People of color are mainly missing out on budding cannabis opportunities and wealth now that legalization has spread across the country–and minority entrepreneurs are pushing for changes.
Around 80% of cannabis business founders and owners identify as White, as reported by a 2017 survey by Marijuana Business Daily. However, since recreational marijuana became legal in some states and medically accessible in over 30 states, people of color historically are disadvantaged by the nation’s stringent cannabis laws.
“I was the only Black woman for a long time in a lot of rooms–sometimes, still am,” Iyana Edouard, a cannabis marketing specialist and content creator in California, said in a phone interview with MJBizDaily.
Edouard ran a small business that sold hemp skin care products and smoking accessories called Kush & Cute for five years until she paused the project back in May. When the young entrepreneur launched her business, it was the first of its kind owned by a black woman.
However, as the industry gained traction, a serge of regulations and corporate competition made it “a lot harder for the small people to stay in the game,” Edouard said.
Minorities, as well as women, might find the marijuana faction of today welcoming in more diversity, Edouard said; however, “it is easier for White, wealthy women to get in the space because they have the resources.”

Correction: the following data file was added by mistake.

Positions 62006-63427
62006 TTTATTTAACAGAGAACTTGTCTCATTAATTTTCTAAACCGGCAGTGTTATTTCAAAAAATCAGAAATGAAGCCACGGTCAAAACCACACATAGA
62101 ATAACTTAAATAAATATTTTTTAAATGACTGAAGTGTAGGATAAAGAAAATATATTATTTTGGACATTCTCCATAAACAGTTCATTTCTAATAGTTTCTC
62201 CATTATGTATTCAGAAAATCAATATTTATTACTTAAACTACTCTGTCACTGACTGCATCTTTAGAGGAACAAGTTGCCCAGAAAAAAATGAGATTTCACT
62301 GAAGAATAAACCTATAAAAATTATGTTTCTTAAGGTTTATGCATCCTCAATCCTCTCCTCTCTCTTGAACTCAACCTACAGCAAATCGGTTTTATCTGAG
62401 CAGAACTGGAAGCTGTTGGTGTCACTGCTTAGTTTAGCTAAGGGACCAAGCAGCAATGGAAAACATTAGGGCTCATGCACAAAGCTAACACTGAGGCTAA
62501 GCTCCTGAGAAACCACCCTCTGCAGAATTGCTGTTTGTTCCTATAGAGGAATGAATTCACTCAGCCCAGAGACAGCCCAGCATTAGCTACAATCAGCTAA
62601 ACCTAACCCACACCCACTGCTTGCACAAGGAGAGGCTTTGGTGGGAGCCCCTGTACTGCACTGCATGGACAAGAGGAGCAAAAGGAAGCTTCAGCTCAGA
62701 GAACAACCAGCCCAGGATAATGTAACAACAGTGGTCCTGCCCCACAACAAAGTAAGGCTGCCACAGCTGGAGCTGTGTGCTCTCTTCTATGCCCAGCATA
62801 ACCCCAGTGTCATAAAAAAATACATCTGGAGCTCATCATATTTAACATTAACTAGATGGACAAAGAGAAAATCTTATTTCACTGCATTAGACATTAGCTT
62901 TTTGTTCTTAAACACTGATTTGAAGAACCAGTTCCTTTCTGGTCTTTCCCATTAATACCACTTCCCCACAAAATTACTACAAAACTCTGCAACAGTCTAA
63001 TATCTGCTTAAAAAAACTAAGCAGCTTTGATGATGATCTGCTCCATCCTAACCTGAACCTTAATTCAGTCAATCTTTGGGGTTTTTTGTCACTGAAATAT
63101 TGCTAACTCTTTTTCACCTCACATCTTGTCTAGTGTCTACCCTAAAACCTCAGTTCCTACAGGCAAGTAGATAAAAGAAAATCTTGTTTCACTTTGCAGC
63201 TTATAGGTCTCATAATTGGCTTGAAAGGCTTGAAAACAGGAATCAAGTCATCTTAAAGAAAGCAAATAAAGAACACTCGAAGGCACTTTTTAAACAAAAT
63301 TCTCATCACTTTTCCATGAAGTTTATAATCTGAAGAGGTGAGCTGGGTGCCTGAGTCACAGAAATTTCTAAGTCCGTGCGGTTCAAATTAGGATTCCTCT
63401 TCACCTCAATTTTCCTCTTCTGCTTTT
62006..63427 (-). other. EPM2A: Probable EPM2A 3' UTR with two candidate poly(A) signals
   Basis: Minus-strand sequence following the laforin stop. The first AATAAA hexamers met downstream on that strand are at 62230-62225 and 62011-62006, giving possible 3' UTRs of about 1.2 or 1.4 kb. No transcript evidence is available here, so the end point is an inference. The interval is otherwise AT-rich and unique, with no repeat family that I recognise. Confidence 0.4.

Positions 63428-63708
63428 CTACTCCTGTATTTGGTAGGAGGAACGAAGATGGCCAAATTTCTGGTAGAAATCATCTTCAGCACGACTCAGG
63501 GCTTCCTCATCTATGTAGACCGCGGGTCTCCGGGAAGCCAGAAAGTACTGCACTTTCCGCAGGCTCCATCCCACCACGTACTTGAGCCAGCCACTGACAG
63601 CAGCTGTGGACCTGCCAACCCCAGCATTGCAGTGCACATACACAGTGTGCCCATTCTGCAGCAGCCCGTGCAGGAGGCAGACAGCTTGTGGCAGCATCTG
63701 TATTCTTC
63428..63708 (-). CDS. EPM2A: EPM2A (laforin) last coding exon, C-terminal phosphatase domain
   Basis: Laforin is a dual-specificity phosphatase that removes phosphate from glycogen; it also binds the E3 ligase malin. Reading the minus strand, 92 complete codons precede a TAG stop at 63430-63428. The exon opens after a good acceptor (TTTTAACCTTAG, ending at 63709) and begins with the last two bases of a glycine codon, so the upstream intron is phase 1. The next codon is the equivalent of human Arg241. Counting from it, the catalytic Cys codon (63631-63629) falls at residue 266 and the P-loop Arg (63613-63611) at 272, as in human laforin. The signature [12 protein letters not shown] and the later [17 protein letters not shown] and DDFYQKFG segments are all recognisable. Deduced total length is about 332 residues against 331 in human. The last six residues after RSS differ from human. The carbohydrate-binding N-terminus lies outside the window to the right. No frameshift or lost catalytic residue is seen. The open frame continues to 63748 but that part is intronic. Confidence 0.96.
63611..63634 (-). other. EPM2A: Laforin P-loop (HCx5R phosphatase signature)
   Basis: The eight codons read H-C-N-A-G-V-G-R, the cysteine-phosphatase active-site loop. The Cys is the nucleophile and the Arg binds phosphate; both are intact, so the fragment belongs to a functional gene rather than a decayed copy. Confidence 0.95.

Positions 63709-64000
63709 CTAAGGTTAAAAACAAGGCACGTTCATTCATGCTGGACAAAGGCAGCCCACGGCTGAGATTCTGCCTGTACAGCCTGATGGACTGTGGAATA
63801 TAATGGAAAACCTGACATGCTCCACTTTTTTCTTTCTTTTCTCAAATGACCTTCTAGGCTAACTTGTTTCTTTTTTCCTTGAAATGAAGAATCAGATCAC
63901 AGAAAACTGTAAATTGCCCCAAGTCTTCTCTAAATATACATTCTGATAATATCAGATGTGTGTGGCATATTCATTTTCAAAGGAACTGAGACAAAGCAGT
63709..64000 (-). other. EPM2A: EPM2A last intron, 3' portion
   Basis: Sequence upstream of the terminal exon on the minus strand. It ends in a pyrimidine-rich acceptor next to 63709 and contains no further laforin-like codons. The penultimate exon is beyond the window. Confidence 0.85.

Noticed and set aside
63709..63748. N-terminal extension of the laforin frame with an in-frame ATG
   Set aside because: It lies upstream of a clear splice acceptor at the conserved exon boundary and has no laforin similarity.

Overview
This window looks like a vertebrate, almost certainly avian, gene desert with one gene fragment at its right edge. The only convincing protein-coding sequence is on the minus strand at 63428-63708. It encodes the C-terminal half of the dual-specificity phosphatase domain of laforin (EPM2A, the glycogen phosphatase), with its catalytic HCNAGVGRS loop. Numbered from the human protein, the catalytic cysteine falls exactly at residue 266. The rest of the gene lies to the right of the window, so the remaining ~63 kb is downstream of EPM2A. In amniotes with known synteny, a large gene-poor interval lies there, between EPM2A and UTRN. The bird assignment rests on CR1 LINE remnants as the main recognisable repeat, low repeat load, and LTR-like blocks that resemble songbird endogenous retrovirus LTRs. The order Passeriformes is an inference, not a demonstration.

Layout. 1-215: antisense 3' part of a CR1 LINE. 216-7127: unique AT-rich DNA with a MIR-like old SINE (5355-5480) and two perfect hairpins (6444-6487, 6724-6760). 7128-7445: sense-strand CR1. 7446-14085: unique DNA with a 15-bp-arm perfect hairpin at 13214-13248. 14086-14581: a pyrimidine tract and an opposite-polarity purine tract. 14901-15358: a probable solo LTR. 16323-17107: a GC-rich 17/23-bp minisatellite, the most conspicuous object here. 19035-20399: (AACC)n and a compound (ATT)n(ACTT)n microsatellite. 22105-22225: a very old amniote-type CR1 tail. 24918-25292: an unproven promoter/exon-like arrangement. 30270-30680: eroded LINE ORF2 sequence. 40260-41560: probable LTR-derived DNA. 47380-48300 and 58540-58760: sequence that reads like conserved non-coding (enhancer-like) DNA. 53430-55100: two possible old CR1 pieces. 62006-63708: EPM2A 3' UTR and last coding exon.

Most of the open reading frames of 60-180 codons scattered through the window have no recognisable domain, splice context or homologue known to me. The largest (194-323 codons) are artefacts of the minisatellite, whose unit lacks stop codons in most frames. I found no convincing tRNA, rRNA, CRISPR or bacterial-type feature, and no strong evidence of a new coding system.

Since cannabis is federally illegal, tax breaks and bank loans aren’t an option for people of color lacking hefty financial support.
At the same time, companies with angel investors and wealthy venture capitalists build their marijuana empires with no issue.
While many Black celebrities, including rappers like Jay-Z and Snoop Dogg, have successfully gotten into the industry, they are outliers in a majority White sector. Jay-Z’s organization, The Parent Company, invested in a Los Angeles dispensary designed by and for women of color.
A meager 5.7% of these entrepreneurs are Hispanic or Latino, and 4.3% are Black. 25-year-old entrepreneur C.J. Wallace started Think BIG; a Black-owned company focused on marijuana legalization and other social justice problems.
It once sold limited-edition marijuana products in 2019. Being the son of late rap legend Biggie Smalls, his family legacy gives him a different platform. Although, financing his business through investors and other sources is still tricky.
“It hasn’t gone as well as people would think,” Wallace said, noting that he has seen improvements for his business over the last year. Federal legalization could solve a lot of the problems minorities face by lifting heavy financial restrictions.
However, despite Democratic backing, federal legalization is still a longshot from fruition under the Biden administration. Advocates for equity advances are pushing for more minor victories through political vessels, such as a House-passed bill (H.R. 1996) introduced by Representative Ed Perlmutter that would offer protections to financial institutions that choose to serve marijuana companies.
Edouard said the cannabis industry “really is about money and power.”
“It’s unfortunate, but I’m hoping it’s going to change,” Edouard said.
While it’s deplorable that people of color have to go through such hardship to get into the marijuana industry. However, it is heartwarming to see entrepreneurs and advocates of color vying for equity and equality within the industry.